Key tips:
1. Think noncustomers before customers

2. Commonalities before differences

3. Desegmentation before pursuing finer segmentation
Callaway Golf
Looked to noncustomers...
Asked why sports enthusiasts and others had not taken up golf.
Found one key commonality uniting noncustomers: the hand-eye coordination demand of golf.
Able to convert noncustomers into customers and please existing customers (less frustration).
Best seller!
Pret A Manger
Before Pret, professionals in European city centers frequented sit-down restaurants for lunch.

Lack of healthy options, time, and the cost caused this to change.

Professionals were increasingly grabbing something on the run. They wanted fast, fresh and healthy, reasonably priced lunch options.
Average price: $4-$6
Average line-leave time: 90 seconds
Before 1964, the outdoor advertising industry included billboards and transport advertising.
"street furniture"
JCDecaux provided street furniture, including maintenance and upkeep, free to municipalities.

Campaigns could now be rolled out in two to three days, as opposed to fifteen days for traditional billboard campaigns.

Street furniture became the highest-growth market in the overall display advertising industry.

Joint Strike Fighter (JSF) Program
Challenged the differences between the Navy, Marines, and Air Force when it came to their conceptions of the ideal fighter plane.
Looked at all three branches as potentially unexplored noncustomers.
Realized that the two highest-cost components of the three branches' aircraft were the same: avionics (software) and engines.
JSF's aim was to build one aircraft for all three divisions by combining the key factors that each one desired at a lower cost.
Support from all 3 branches!
In 2001, Lockheed Martin was awarded the massive $200 billion JSF contract.
Which tier do I go for?
Focus on the tier that represents the biggest catchment at the time.
"It is not enough to maximize the size of the blue ocean you are creating. You must profit from it to create a sustainable win-win outcome" p. 115
"Ensures that buyers not only will want to buy you offering but also have a compelling ability to pay for it."
Important to know from the start what price will quickly capture the mass of target buyers.
Companies are discovering that volume generates higher returns than it used to
The value of a product or service may be closely tied to the total number of people using it.

Different form, same function

Different form and function, same objective
Helps managers determine how high a price they can afford to set within the corridor without inviting competition from imitation products or services.
To maximize the profit potential of a blue ocean idea.
Strategic price- desired profit margin to arrive at the target cost.
To hit cost targets
1. Streamlining Operations: Can raw materials be replaced by less expensive one?
2. Partnering- provides a way for companies to secure needed capabilities fast and efficiently while dropping their cost structure.
3. Changing the price model of the industry.
-Blockbuster: renting instead of buying.
-Failure to address the concerns of employees about the impact of a new business idea on their livelihoods can be expensive.
-Communication with employees and know they are aware of the threats posed by the execution of the idea.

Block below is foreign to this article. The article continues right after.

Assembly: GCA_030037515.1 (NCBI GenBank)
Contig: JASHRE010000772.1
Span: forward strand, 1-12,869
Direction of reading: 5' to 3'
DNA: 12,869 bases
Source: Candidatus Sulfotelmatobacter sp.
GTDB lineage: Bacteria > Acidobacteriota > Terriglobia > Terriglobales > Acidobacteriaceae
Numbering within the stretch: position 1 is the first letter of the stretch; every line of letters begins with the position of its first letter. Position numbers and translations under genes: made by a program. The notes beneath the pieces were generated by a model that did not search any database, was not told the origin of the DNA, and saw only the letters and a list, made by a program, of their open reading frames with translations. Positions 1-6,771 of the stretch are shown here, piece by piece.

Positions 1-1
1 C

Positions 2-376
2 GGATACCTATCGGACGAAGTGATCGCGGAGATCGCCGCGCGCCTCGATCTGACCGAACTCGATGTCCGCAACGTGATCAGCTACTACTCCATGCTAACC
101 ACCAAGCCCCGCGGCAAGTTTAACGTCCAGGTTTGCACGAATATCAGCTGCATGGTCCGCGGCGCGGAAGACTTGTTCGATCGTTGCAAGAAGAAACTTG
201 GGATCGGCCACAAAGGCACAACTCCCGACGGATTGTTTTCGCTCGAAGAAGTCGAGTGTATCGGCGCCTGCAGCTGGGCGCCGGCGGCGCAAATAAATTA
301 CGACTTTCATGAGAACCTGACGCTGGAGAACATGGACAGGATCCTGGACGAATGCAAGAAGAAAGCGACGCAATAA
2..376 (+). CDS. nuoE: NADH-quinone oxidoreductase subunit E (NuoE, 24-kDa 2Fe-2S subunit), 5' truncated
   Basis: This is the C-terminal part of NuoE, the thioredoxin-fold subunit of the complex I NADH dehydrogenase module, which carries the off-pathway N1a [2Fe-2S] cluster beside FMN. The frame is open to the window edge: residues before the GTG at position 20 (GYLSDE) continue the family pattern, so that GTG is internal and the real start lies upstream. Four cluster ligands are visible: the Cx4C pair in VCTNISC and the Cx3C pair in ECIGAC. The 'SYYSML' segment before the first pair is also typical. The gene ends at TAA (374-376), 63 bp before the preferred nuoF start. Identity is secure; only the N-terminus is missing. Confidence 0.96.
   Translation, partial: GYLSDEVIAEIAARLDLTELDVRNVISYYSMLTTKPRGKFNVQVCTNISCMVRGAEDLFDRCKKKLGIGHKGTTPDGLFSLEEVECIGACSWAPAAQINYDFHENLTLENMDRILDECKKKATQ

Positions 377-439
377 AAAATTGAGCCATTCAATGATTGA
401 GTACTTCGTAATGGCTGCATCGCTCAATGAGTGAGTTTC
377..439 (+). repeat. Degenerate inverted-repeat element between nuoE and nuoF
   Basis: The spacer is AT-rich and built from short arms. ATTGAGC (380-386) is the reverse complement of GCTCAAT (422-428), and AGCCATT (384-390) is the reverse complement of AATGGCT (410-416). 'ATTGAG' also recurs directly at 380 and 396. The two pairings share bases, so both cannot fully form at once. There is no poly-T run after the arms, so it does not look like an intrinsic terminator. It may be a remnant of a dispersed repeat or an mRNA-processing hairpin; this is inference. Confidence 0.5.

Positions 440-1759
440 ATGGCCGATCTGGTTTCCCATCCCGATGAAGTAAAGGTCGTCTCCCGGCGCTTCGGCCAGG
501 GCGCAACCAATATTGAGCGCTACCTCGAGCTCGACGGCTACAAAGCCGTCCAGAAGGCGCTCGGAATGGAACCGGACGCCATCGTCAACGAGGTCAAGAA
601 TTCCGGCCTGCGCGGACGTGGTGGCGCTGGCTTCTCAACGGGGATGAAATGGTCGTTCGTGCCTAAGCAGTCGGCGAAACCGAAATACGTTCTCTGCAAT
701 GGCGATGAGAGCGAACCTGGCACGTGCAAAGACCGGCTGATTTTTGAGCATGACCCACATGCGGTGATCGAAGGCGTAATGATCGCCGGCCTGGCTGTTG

-Revenue streams and market positions are threatened by a new business idea.

- Threatening established social or political norms.
Next time...
Part III: Executing Blue Ocean Strategy
Chapter 7: Overcome Key Organizational Hurdles
Chapter 8: Build Execution into Strategy
Chapter 9: Conclusion: The Sustainability and Renewal of Blue Ocean Strategy
French outdoor advertising vendor
There is one of two possible bases of appeal
-Functional: the price and function on calculations of utility-Rational appeal
-Emotional: largely on feelings-Emotional appeal

They both unconsciously educate/train consumers on what to expect into a reinforcing cycle by a companies behavior
-Market research rarely reveals new insights on what attracts customers
When companies are willing to challenge the functional – emotional orientation of their industry they find New Market Space
-Emotionally oriented industries: many extras that add price without enhancing functionality
-Creates a fundamentally simpler lower priced, lower-cost business model that customer would welcome
-Functionally oriented industries: infuse commodity products with new life by adding emotion to stimulate new demand

“All industries are subject to external trends that affect their business over time”
Ex: Rise of the internet or global movement toward protecting the environment

- In some ways companies pace their own actions to keep trends they’re tracking
- BUT insights into blue ocean strategy rarely come from projecting the trend itself
- Instead they arise from business insights into how the trend will change value to customers and impact the company’s business model
“From the value a market delivers today to the value it might deliver tomorrow”
-Managers can actively shape their future and lay claim to a new blue ocean
-Not predicting the future but rather finding insight in trends that are observable today

3 Principles to Assessing Trends Across Time
1) Trends must be decisive to your business
2) Must be irreversible
3) Must have a clear trajectory
Ex: Technology, a rise of a new lifestyle, or change in regulatory or social environments

How to make convention-altering, strategic moves that reconstruct established market boundaries and create blue oceans.